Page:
On the 4th of August, Major Vanhorne, with two hundred men, was sent to the assistance of a company of volunteers, who, while

escorting a supply of provisions for the army, were threatened by a body of British and Indians. This officer proceeded in so incautious a manner, that he was soon drawn into an ambuscade of the enemy, and defeated with considerable loss. To compensate for this failure, Hull issued orders on the 7th for an immediate attack upon Malden; but on the following morning, to the astonishment and indignation of both officers and men, the whole army was directed to recross the river to Detroit. On the same day, a second unsuccessful attempt to open communication with the supplies was made by a small party under Colonel Miller.

EANWHILE, General Brock assumed command of the British forces, and after erecting batteries within point-blank shot of the American lines, summoned Hull to surrender. Receiving a refusal, he bombarded the town all that day, [August 15,] and part of the next, when he crossed the river and prepared to assault the American line. While the garrison were awaiting his attack with coolness, after having planted their guns in an advantageous position, they were suddenly ordered to retire into the fort, where their arms were stacked, and the artillery-men forbidden to fire. Being thus crowded into a narrow compass, they were cut down so fast that Hull soon run up a white flag in token of surrender. The terms of capitulation included not only his own troops, but those of Colonels Miller and McArthur, and Captain Brush, all of whom were at that time absent on different expeditions.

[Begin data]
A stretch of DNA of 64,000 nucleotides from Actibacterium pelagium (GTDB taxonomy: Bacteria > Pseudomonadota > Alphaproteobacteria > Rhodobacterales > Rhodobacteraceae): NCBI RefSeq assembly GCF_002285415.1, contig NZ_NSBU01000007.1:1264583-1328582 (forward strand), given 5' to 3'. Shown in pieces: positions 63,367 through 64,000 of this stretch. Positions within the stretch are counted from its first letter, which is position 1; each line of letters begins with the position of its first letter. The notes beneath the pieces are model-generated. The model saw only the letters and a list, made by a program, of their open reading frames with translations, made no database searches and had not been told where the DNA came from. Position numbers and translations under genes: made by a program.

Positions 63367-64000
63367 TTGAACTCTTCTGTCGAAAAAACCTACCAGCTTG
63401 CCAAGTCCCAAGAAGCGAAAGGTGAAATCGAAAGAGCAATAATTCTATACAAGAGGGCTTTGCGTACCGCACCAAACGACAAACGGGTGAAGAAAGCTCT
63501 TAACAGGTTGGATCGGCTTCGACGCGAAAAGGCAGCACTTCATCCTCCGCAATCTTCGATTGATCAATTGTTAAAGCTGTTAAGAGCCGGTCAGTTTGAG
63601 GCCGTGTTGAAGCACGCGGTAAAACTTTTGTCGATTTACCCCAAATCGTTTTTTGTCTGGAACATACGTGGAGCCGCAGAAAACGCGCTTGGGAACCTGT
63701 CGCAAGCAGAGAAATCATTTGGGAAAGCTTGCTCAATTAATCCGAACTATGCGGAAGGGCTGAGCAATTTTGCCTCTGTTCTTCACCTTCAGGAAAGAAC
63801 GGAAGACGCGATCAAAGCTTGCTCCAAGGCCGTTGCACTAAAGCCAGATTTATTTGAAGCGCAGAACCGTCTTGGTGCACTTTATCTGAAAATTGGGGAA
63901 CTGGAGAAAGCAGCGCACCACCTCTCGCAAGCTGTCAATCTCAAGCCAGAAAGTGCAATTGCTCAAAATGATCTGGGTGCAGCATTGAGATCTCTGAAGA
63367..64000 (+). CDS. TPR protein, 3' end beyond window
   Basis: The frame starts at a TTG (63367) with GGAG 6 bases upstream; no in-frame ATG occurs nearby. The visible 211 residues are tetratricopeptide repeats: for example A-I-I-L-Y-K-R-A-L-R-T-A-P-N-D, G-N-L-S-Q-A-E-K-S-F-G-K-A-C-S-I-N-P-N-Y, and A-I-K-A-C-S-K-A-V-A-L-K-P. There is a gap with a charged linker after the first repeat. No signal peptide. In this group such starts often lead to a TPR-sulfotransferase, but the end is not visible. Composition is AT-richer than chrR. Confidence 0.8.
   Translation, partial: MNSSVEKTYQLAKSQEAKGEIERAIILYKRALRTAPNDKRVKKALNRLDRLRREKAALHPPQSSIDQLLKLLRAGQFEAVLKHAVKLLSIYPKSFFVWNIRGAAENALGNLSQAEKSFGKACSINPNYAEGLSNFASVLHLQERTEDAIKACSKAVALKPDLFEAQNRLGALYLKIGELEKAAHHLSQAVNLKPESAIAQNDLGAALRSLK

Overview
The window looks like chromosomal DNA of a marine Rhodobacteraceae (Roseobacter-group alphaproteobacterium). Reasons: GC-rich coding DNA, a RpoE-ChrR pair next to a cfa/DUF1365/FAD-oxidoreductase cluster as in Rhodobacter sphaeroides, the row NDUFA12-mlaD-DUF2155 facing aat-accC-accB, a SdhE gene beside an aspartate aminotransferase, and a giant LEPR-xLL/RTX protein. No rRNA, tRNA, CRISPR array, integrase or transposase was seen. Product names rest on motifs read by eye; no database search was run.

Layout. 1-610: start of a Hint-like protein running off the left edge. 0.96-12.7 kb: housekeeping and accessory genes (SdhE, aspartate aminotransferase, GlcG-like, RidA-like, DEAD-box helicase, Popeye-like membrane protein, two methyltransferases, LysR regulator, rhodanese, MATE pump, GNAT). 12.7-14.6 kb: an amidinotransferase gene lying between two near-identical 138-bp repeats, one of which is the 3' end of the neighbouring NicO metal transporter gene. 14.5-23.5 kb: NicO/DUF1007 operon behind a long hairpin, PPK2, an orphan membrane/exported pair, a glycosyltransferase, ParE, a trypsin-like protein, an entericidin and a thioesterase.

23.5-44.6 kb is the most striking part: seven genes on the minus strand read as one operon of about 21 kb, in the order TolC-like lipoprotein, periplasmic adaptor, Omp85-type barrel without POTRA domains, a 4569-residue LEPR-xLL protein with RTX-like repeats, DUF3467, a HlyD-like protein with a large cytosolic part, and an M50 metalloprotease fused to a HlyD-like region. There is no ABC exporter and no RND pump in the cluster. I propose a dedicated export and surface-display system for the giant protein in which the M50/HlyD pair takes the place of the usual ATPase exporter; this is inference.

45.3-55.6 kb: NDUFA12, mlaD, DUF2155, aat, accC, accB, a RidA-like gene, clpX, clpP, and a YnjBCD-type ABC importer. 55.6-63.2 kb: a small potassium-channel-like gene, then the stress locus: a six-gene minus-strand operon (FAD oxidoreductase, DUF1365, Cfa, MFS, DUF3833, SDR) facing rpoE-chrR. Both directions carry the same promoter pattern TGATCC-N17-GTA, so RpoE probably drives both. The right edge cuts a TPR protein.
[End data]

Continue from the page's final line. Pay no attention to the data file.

The indignation of the Americans at this cowardly and disgraceful transaction was unbounded. From the language of the general, they had been led to expect nothing less than the capture of all Upper Canada; and now the blasting of these prospects by the surrender of an American army, together with a large extent of territory, was almost too much for endurance. After his exchange, Hull was tried by court-martial, found guilty of cowardice and unofficerlike conduct, and sentenced to be shot. In consequence of his age and former services, the sentence of death was remitted, but his name was stricken from the rolls of the army.

The officers of General Hull had suspected his

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incapacity to com

mand, long before he gave the final proof of it. This had induced

GENERAL HARRISON APPOINTED TO COMMAND. 483